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VOIP vs PBX Phone Systems

Today, businesses have an abundance of phone system options to consider for their communication needs. In the past, small to mid-size organizations with multiple phones relied on a private branch exchange (PBX), which connected internal lines to external lines, and managed functions such as call holding or call forwarding. Thanks to technology most of these features are available on a  VoIP system, often at a lower cost than traditional phone systems.  

Voice Over Internet Protocol also known as IP telephony, internet telephony, and broadband telephony systems allow you to use a broadband Internet connection to make phone calls rather than analog phone lines.  A high-speed Internet connection and computer are the cornerstones of this type of system.

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Ease of Configuration

With an internet telephony system, custom produced voice recordings can be readily implemented and managed. It is easy to configure recordings such as personalized hold messages and phone menus directly from your computer. Calls can be transferred to multiple phone numbers according to user configurations. Due to limited user access, PBX or premise based systems often require costly service visits by a phone vendor whenever content changes are needed.

Having a user friendly portal to manage your greetings and announcements makes it easy to implement and manage professionally scripted audio messages.  By personalizing your phone systems’ main menu greeting, auto attendant, voice prompts, voicemail greetings, after-hours announcements and on hold messages, you can leverage your system for marketing and informational purposes. These enhancements can be updated frequently to elevate your customers’ experience, and improve how callers navigate your phone system and interact with your brand.


IP telephony systems offer a cost advantage when it comes to the initial set up and monthly charges for the service. You can choose to have IP Phones or use regular telephones with an adapter, and you may only need to pay a fee for setup and the adapters. With a Private Branch Exchange, a business will need to purchase a cabinet of special electronic equipment, which can become costly and obsolete over time. You will incur monthly charges for your phone lines and potential costs for message minutes or long distance rates.

Considering the Flexibility of Each System

If your small business requires additional lines or telephone numbers, a VoIP system is only limited by the amount of bandwidth available via its Internet connection. When additional capacity is needed, additional bandwidth can be added to prevent deterioration of call quality.

When purchasing a PBX system, you are buying a system that has been designed to meet your needs at the time of the purchase. To expand the system, you can purchase additional equipment and pay extra charges for enhanced capacity.

{{cta(‘6fdab8e7-48f0-4c27-8403-a04a575dce98′,’justifyright’)}}Reliability and Disaster Recovery 

Private Branch Exchange has an advantage over internet telephony systems in that traditional analog phone lines will still work in the event of a power failure or Internet outage. When using this type of phone you will need to forward each phone line (additional cost may apply to access this feature) to your mobile number or temporary number – thus disabling business phone features like call transferring, call holding, etc.  Additionally, you may need to purchase and install a new system, which can take days or weeks to coordinate. With a VoIP service, calls can easily be routed to mobile or soft phones or to another location. In the event of flooding or disaster recovery your calls will still be answered and can quickly be moved to a temporary location while your facility is being repaired.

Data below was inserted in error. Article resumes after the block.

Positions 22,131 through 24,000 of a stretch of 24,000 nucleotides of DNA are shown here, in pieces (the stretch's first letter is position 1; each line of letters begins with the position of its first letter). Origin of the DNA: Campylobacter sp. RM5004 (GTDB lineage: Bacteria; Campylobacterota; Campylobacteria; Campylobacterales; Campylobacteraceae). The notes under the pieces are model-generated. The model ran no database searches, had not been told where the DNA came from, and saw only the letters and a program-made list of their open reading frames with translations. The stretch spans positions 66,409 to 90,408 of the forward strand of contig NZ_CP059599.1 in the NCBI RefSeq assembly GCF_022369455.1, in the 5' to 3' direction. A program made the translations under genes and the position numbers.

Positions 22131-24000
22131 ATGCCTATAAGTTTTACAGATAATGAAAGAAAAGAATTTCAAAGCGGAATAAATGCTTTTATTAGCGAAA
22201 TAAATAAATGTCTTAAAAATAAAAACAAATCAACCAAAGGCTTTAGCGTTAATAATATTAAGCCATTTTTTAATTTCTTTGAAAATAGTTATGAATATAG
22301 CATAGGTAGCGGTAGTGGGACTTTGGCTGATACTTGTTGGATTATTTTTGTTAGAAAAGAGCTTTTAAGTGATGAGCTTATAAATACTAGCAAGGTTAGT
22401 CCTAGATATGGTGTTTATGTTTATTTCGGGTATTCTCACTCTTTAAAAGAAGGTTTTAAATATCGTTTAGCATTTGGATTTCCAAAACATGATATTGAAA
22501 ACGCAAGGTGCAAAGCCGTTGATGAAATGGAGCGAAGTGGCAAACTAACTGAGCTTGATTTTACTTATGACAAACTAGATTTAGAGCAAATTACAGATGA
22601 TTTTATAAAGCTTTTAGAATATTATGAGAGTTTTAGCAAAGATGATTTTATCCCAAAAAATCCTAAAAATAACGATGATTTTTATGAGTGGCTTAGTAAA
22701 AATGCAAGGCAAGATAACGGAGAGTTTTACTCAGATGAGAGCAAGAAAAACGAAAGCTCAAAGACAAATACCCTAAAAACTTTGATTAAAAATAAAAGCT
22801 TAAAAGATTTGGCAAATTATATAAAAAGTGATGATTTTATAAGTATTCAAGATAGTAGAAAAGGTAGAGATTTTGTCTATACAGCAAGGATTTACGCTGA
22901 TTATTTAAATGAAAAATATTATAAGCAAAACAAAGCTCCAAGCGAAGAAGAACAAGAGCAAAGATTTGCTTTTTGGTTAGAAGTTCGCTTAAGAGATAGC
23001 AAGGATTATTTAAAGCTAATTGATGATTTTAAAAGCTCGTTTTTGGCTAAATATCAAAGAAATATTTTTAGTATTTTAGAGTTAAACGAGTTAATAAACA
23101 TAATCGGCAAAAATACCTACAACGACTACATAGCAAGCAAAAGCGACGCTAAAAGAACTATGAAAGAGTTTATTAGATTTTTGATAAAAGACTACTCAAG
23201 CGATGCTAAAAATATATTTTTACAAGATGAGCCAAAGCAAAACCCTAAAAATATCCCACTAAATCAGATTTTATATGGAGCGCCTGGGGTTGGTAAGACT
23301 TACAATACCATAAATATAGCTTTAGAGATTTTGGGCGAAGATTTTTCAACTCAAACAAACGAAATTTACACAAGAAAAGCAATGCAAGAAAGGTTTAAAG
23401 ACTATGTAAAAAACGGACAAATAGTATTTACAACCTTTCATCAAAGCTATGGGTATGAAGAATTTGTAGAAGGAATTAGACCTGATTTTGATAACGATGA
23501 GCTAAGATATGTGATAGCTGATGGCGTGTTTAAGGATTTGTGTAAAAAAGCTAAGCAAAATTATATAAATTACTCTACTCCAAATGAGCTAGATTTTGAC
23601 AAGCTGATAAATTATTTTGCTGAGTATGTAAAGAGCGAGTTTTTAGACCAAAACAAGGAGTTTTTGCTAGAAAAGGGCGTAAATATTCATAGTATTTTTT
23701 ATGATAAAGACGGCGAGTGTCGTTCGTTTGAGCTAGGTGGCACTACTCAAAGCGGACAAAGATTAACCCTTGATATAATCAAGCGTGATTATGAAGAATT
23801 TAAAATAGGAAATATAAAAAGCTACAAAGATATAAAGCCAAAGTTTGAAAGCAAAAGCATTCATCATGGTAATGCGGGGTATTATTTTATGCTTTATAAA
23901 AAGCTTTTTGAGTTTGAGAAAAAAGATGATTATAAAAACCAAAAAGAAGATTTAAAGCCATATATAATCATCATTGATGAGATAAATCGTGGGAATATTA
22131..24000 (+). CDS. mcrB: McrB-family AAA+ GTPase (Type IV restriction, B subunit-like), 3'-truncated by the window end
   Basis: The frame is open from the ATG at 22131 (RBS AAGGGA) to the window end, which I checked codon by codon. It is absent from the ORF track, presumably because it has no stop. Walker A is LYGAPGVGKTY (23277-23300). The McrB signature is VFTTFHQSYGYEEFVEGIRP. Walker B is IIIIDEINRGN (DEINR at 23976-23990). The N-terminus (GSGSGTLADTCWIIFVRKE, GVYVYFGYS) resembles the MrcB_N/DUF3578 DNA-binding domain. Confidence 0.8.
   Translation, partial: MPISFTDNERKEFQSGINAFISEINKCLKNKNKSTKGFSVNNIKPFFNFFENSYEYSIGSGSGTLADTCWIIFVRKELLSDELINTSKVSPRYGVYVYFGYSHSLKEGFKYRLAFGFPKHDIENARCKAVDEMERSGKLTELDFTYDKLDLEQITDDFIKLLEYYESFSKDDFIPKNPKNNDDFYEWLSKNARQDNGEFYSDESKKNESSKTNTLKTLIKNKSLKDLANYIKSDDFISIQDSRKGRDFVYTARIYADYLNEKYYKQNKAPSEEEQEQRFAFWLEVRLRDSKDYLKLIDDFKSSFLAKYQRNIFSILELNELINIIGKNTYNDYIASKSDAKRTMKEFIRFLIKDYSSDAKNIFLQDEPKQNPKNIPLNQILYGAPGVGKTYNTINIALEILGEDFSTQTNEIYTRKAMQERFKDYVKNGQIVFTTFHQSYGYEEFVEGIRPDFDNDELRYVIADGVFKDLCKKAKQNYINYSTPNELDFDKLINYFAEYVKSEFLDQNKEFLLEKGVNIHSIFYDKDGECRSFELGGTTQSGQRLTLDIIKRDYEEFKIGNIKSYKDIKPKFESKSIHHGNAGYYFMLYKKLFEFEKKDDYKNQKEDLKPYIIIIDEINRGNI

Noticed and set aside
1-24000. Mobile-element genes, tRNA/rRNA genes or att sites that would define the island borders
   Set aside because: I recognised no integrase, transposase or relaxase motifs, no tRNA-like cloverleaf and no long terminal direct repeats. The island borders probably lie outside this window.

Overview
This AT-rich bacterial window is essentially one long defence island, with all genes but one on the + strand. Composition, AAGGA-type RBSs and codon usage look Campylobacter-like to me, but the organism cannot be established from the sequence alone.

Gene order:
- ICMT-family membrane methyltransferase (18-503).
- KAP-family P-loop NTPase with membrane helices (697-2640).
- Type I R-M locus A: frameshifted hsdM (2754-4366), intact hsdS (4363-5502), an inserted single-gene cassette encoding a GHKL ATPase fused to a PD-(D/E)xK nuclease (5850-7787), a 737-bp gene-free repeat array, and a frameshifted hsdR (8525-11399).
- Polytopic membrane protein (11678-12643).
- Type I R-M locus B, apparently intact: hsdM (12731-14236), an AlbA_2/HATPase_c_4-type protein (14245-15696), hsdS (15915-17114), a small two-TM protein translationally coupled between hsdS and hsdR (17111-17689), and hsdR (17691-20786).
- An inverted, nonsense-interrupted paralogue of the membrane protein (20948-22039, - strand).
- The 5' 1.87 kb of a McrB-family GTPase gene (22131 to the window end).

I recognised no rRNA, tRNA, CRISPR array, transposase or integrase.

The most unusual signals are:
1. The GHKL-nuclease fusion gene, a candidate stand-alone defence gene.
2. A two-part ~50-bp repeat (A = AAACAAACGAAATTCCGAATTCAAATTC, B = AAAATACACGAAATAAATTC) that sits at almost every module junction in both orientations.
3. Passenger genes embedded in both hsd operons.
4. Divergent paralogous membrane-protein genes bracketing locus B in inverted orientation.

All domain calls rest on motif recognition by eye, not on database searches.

Voice Quality Issues

As long as you have ample bandwidth, your VoIP calls will sound no different than calls made or received on a PBX system. IP telephony systems now offer HD voice quality which sound superior to POTS (Plain Old Telephone Service). The call quality can degrade if bandwidth is low. If a bottleneck occurs on the Internet, or you have too many devices in use at the same time and your system is not properly configured to manage the traffic, call quality may be compromised.  Increasing bandwidth, prioritizing call data, or using separate networks for voice and data will eliminate any quality issues.


Technically, VoIP phones will operate wherever there is an Internet connection.  Working from home or on the road is as easy as plugging in your phone or using an app.  PBX landlines have a physical address, which makes them difficult to move or access from other locations.  Special hardware and configurations can be set up to do this on a premise based system, but flexibility will be limited in most cases.

We’ve touched on a just a handful of features and capabilities to consider when purchasing a new phone system. As with all business decisions you need to weigh the pros and cons and contemplate how your business may change in the next 3-5 years.  It is a key tool for your business and will impact your ability to serve your customers. No matter which system you choose, a top priority should take into account how it will impact the caller experience. 


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